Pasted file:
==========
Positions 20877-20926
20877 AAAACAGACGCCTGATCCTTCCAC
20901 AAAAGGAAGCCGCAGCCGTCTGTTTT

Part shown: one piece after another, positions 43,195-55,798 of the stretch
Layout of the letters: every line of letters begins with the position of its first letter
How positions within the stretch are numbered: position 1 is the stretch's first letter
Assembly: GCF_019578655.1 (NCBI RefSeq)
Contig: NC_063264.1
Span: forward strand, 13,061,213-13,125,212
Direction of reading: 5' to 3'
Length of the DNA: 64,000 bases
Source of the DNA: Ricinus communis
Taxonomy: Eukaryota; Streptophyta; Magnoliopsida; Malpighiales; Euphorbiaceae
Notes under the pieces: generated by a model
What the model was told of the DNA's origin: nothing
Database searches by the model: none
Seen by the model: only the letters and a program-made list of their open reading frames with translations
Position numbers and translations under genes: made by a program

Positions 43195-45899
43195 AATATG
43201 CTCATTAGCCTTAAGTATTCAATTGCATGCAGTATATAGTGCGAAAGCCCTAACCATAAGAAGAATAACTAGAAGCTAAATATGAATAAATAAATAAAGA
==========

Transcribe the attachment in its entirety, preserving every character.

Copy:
Positions 20877-20926
20877 AAAACAGACGCCTGATCCTTCCAC
20901 AAAAGGAAGCCGCAGCCGTCTGTTTT

Part shown: one piece after another, positions 43,195-55,798 of the stretch
Layout of the letters: every line of letters begins with the position of its first letter
How positions within the stretch are numbered: position 1 is the stretch's first letter
Assembly: GCF_019578655.1 (NCBI RefSeq)
Contig: NC_063264.1
Span: forward strand, 13,061,213-13,125,212
Direction of reading: 5' to 3'
Length of the DNA: 64,000 bases
Source of the DNA: Ricinus communis
Taxonomy: Eukaryota; Streptophyta; Magnoliopsida; Malpighiales; Euphorbiaceae
Notes under the pieces: generated by a model
What the model was told of the DNA's origin: nothing
Database searches by the model: none
Seen by the model: only the letters and a program-made list of their open reading frames with translations
Position numbers and translations under genes: made by a program

Positions 43195-45899
43195 AATATG
43201 CTCATTAGCCTTAAGTATTCAATTGCATGCAGTATATAGTGCGAAAGCCCTAACCATAAGAAGAATAACTAGAAGCTAAATATGAATAAATAAATAAAGA